Reminiscences of Swami Vivekananda by Cornelia Conger
As our American food is less highly seasoned than Indian, my grandmother was afraid he might find it flat. He told us, on arrival, that he had been told to conform to all the customs and the food of his hosts, so he ate as we did. My grandmother used to make a little ceremony of making salad dressing at the table, and one of the condiments she used was Tabasco Sauce, put up by some friends of hers, the Mrs. Ilhennys, in Louisiana. She handed him the bottle and said, "You might like a drop or two of this on your meat, Swami". He sprinkled it on with such a lavish hand that we all gasped and said, "But you can't do that! It's terribly hot!" He laughed and ate it with such enjoyment that a special bottle of the sauce was always put at his place after that.
My mother took him to hear his first Symphony Concert on a Friday afternoon. He listened with great attention but with his head a bit on one side and a slightly quizzical expression. "Did you enjoy it?" mother asked at the end. "Yes, it was very beautiful", he replied, but mother felt it was said with some reservation. "What are you thinking?" she asked. "I am puzzled by two things", he answered. "First, I do not understand why the programme says that this same programme will be repeated on Saturday evening. You see in India, one type of music is played at dawn. The music for noontime is very different, and that for the evening is also of a special character. So I should think that what sounds suitable to your ears in the early afternoon would not sound harmonious to you at night. The other thing that seems strange to me is the lack of overtones in the music and the greater intervals between the notes. To my ears it has holes in it like that good Swiss cheese you give me."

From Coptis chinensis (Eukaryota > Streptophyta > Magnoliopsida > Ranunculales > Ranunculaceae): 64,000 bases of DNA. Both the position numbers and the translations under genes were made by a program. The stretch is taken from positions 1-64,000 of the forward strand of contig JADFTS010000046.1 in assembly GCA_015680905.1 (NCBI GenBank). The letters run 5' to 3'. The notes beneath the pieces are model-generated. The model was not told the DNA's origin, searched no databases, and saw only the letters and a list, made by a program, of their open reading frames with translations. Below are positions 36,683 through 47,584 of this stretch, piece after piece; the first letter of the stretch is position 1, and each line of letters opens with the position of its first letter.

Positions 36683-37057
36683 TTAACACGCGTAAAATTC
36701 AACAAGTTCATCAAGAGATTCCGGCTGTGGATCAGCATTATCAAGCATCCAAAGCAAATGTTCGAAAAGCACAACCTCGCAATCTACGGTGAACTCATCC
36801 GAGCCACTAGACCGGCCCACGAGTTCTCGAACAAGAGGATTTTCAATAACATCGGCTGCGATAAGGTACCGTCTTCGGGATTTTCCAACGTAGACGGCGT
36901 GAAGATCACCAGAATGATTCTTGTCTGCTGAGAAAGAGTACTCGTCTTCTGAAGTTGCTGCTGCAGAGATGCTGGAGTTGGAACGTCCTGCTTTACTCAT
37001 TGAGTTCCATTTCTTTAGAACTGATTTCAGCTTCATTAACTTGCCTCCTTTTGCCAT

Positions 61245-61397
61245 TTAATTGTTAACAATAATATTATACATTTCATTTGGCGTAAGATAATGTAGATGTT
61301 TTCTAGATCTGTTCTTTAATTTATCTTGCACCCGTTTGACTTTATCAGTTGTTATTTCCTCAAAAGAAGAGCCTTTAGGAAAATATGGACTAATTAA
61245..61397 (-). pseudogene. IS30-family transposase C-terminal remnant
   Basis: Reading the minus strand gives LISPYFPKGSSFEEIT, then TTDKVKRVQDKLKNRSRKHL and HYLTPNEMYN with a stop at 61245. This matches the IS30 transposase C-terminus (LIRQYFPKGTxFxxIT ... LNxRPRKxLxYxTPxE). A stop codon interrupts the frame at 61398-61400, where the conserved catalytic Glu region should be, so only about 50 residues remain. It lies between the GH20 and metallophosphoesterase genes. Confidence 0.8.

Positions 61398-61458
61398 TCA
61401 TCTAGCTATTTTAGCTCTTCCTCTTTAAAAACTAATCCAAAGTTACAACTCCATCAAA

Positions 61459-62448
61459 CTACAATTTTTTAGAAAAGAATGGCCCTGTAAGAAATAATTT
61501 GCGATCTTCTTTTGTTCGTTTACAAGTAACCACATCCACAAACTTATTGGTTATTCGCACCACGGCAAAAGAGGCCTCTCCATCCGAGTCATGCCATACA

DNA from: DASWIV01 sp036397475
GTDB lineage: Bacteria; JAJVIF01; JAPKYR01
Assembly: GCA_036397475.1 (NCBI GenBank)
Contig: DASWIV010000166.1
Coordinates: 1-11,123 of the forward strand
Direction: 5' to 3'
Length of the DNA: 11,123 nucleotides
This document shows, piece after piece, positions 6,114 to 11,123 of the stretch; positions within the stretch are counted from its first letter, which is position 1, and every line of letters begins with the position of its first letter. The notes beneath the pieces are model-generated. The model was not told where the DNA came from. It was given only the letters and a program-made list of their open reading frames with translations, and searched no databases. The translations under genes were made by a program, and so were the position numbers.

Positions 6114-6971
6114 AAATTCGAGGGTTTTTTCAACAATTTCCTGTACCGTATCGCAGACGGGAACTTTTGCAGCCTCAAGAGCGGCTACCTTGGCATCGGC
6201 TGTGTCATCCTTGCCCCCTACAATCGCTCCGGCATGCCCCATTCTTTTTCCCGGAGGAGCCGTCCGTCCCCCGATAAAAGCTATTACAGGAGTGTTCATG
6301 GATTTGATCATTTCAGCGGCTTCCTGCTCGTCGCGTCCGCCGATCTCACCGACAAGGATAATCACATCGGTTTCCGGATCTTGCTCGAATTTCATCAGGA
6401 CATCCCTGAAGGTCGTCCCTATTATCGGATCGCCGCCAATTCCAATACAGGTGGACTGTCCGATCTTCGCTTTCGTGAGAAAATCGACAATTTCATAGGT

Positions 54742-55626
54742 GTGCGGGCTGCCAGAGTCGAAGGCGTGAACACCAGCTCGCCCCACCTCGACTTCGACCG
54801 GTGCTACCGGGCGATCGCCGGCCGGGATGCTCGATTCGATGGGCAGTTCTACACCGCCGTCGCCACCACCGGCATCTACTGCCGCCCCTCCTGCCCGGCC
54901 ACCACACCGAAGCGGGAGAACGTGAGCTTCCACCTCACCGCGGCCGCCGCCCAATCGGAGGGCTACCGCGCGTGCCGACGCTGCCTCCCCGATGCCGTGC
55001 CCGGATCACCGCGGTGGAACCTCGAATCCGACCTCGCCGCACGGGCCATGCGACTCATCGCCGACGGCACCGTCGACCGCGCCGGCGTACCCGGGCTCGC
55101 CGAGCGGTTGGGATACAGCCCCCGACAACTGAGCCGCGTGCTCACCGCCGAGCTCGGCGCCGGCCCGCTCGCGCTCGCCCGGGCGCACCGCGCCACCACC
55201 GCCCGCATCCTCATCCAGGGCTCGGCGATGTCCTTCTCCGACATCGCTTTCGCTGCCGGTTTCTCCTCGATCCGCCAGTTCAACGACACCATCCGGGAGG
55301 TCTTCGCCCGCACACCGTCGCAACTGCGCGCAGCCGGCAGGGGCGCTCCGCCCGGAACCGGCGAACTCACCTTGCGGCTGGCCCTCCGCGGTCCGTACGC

When he began to give lectures, people offered him money for the work he hoped to do in India. He had no purse. So he used to tie it up in a handkerchief and bring it back — like a — proud little boy — pour it into my grandmother's lap to keep for him. She made him learn the different coins and to stack them up neatly to count them. She made him write down the amount each time, and she deposited in her bank for him. He was overwhelmed by the generosity of his audience who seemed so happy to give to help people they had never seen so far away.
The main theme of my life is to take the message of Sanatana Dharma to every home and pave the way for launching, in a big way, the man-making programme preached and envisaged by great seers like Swami Vivekananda. - Mananeeya Eknathji
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